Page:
The Book I Can’t Stop Thinking About


Maybe you should talk to someone

I recently finished reading a book that I still can’t stop thinking about. It’s called Maybe You Should Talk to Someone and it’s been on my mind for weeks. From the beginning, I was hooked and looked forward to going to bed early so I could read just a few more pages. The author, Lori Gottlieb, is a therapist who describes her interaction with four different patients she is treating while also discussing her experience seeing a therapist herself. The author is candid in her treatment approach and so insightful and relatable as she sees her own therapist and wonders what he’s thinking. Does he like her? Does he approve of her choices?

If you’ve ever wondered what a therapist, or really any clinician, is thinking, this book is enlightening. Gottlieb describes the four patients as a a young woman who keeps getting into relationships with the wrong men, a pompous and unbearable Hollywood producer who doesn’t know why he’s there in the first place, a young woman who recently got married and was subsequently diagnosed with terminal cancer, and a senior citizen who decided that if her life doesn’t improve by her next birthday, she’s ending it.

The conversations in the book are so vulnerable and thought-provoking; you will see yourself in these stories. So many of their feelings are universal and thoughts that have run through my own mind. I loved reading about how a therapist sees personal issues like finding meaning in one’s life, moving past regret, loneliness, facing one’s own mortality and so much more. In so many cases, people continue to behave in a similar way throughout their life and go in circles without ever understanding the pattern. Hearing her approach was like eavesdropping on her therapy sessions but without all the guilt.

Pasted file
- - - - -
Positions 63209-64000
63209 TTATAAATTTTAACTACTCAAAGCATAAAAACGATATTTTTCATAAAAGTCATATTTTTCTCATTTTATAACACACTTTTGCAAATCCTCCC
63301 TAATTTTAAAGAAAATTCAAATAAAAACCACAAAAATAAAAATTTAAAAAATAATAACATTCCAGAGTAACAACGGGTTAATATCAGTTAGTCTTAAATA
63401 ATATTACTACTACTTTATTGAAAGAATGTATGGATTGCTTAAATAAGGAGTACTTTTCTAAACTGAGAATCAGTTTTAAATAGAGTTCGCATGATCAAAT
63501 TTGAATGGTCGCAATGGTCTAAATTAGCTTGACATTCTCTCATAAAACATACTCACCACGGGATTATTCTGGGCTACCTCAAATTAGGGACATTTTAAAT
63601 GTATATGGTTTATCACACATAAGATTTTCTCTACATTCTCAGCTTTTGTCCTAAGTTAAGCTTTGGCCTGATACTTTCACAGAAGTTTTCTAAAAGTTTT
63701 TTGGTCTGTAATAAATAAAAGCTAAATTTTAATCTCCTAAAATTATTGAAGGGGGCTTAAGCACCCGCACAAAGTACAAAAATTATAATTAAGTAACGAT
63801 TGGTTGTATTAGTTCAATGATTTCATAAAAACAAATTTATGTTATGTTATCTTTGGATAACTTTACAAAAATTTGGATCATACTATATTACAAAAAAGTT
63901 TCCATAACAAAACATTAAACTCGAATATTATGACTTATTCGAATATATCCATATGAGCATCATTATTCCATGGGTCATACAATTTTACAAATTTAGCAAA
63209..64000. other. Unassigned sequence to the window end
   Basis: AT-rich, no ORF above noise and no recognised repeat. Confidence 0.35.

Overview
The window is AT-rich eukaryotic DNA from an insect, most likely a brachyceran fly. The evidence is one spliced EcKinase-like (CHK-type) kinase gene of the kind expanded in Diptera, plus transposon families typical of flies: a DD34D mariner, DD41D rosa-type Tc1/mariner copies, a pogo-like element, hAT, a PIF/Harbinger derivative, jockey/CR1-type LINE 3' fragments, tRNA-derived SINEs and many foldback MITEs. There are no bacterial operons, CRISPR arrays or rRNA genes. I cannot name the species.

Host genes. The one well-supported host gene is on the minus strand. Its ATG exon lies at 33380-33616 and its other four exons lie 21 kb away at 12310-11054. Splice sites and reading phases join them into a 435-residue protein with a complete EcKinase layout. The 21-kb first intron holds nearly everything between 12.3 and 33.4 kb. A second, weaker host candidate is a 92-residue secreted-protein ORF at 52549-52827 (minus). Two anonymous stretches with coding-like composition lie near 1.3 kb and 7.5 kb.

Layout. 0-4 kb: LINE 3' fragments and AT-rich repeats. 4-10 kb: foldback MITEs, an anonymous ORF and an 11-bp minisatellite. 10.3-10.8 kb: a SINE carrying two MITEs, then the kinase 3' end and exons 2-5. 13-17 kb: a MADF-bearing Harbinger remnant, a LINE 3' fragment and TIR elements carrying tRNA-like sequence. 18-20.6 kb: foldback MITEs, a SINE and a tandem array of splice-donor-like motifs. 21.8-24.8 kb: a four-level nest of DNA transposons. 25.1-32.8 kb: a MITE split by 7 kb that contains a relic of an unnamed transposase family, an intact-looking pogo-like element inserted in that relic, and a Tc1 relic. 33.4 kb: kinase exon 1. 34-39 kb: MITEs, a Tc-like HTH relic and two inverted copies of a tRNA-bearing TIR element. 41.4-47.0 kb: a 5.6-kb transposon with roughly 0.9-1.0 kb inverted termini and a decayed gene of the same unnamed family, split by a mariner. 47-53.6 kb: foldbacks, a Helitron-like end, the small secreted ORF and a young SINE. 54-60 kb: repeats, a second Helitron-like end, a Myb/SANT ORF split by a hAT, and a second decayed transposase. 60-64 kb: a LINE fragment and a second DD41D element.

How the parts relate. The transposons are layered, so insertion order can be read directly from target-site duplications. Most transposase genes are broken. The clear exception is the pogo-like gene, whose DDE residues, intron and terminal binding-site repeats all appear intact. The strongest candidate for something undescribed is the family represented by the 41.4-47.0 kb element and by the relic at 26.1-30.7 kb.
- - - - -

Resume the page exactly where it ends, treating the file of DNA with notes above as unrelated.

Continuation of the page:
As I was reading, I drew parallels with my own life and looked at some of the decisions I’ve made in a new light. It made me think back and reevaluate my impression of certain situations or people. We never really know what someone is going through and this book in particular describes the outward behaviors that may camouflage what is happening beneath the surface. Lately, i’ve been eye rolling at many of the popular self-help books but this book feels different. I’d love to hear your thoughts if you’ve read Maybe You Should Talk to Someone already. What do you think? 

Here are a few quotes that are worth repeating:

“Our younger selves think in terms of a beginning, middle, and some kind of resolution. But somewhere along the way – perhaps in the middle – we realize that everyone lives with things that may not get worked out. That the middle has to be the resolution, and how we make meaning of it becomes our task.”

“The more you welcome your vulnerability,” Wendell had said, “the less afraid you’ll feel.”

“I thought about how many people avoid trying for things they really want in life because it’s more painful to get close to the goal but not achieve it than not to have taken the chance in the first place.”

“Wendell once pointed out that we talk to ourselves more than we’ll talk to any other person over the course of our lives but that our words aren’t always kind or true or helpful – or even respectful. Most of what we say to ourselves we’d ever say to people we love or care about, like our friends or children. In therapy, we learn to pay close attention to those voices in our heads so that we can learn a better way to communicate with ourselves.”

“I remember how I both loved and hated Wendell for saying that. It’s like when somebody finally has the guts to tell you that you have a problem and you feel both defensive and relieved that this person is telling it like it is. That’s the delicate work that therapists do. Wendell and I worked on my grief but also my self-imprisonment. And we did it together – it wasn’t all me. Therapy can only work if it’s a joint endeavor.”

Leave a Reply

Your email address will not be published. Required fields are marked *

You may use these HTML tags and attributes:

<a href="" title=""> <abbr title=""> <acronym title=""> <b> <blockquote cite=""> <cite> <code> <del datetime=""> <em> <i> <q cite=""> <s> <strike> <strong>